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The Evening Chronicle: Young Reviewers

The Evening Chronicle in Newcastle runs a competition and writing opportunity every year, which I would highly recommend. It’s called the ‘Young Reviewers’ scheme, and it allows for up and coming journalists to get press access to events around the North East. With this access, you are expected to write a review.

The first stage is to write your own review, which you send to The Evening Chronicle when the competition is opened. Then a group of the best writers are chosen, who become the reviewer pool, for the next year.

If your work is good, and Gordon Barr, the Entertainment Editor, is impressed with what you write, then your reviews will be printed in the paper. They’re sometimes available to view on The Evening Chronicle website too.

I was lucky enough to have quite a few things published, things which I’ve linked to previously on this blog:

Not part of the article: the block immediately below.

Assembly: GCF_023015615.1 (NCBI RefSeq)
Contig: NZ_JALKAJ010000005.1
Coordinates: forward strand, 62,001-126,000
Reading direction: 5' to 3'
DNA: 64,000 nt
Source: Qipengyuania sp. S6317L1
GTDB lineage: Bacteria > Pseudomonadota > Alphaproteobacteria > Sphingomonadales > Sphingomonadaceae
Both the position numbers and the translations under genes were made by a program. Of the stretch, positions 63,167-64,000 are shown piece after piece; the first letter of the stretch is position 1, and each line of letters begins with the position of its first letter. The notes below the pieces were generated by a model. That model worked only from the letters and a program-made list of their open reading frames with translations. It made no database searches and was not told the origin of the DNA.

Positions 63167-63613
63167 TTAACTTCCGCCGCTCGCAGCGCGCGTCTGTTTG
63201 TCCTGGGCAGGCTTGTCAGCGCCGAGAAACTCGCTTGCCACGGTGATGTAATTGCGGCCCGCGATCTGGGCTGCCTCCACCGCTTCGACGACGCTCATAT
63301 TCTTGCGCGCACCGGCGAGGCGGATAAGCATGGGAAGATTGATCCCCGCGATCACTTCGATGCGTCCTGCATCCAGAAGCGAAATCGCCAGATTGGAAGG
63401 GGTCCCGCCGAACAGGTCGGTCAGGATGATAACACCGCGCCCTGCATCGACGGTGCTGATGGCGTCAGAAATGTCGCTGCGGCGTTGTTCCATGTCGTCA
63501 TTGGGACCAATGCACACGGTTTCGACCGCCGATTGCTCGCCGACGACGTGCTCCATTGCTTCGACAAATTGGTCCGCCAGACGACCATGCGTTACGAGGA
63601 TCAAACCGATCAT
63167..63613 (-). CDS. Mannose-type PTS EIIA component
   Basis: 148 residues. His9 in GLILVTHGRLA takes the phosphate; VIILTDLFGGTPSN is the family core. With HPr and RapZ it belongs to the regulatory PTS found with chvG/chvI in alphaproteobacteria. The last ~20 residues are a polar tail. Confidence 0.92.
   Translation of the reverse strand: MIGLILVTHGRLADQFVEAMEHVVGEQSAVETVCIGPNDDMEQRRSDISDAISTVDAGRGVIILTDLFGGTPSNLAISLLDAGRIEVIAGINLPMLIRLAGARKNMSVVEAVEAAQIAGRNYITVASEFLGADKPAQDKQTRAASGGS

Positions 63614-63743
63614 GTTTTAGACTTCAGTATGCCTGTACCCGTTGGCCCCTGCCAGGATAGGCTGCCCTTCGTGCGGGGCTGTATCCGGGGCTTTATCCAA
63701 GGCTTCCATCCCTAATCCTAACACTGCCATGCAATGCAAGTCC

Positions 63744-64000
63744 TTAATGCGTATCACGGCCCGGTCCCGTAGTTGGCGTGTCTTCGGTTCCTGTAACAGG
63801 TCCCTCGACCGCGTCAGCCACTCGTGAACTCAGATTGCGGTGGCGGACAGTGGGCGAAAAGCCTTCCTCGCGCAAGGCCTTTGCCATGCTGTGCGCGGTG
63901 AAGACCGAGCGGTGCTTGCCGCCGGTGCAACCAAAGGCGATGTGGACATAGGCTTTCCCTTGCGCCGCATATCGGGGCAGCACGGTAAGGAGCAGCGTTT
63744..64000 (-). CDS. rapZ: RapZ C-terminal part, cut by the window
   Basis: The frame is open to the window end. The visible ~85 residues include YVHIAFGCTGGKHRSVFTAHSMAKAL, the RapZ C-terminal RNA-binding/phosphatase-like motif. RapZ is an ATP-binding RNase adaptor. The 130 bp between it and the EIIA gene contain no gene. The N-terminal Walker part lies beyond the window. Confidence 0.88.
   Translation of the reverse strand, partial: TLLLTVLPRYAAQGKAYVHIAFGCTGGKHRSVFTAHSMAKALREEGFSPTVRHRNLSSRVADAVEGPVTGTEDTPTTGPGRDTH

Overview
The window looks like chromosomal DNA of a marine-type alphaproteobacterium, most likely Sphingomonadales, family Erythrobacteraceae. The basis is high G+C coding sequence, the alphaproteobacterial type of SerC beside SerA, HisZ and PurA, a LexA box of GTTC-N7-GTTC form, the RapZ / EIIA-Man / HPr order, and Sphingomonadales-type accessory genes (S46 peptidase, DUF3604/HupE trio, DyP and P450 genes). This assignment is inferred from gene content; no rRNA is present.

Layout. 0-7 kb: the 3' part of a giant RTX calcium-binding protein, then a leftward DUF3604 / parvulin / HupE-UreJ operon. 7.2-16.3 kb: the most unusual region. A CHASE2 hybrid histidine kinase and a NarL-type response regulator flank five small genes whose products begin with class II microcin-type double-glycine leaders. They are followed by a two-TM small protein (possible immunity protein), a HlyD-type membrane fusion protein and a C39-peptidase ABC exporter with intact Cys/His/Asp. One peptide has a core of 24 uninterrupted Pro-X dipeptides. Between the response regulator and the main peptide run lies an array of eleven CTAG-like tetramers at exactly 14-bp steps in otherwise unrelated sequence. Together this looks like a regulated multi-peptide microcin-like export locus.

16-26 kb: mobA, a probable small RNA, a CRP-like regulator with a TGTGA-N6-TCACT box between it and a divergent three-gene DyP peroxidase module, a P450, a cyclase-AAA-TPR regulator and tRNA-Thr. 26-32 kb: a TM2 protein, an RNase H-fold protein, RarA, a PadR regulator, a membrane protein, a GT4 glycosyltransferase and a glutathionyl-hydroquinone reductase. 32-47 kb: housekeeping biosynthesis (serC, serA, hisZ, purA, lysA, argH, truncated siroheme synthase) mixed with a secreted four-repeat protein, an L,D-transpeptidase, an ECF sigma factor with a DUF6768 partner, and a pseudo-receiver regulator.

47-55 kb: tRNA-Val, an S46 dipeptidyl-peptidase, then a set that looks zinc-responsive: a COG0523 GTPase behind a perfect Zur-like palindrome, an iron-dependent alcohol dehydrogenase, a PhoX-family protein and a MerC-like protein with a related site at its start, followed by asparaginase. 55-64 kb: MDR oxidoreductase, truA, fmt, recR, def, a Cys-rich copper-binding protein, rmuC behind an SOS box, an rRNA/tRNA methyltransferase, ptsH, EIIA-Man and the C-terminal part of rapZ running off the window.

It’s a brilliant opportunity, because it can often take you out of your comfort zone. Obviously my main area of writing up to that point was based around a music setting, but when offered the opportunity to reviews things like ballet and comedy, I jumped at the chance.

It adds to your portfolio, and that’s always a good thing, and you get to and experience a bunch of new and cool stuff, so yeah, I’d definitely recommend it. Added to this, there is a prize for the top two writers from the reviewers pool, and I was lucky enough to come away with a notebook laptop, so that just makes it even better.


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Long time no speak!

I know its been a pretty long time since I updated the blog. It has been caused in part by my camera pretty much falling apart and a bunch of other stuff all happening at once. I’m going to have a look and see what the last things I wrote about were… and ill be right back!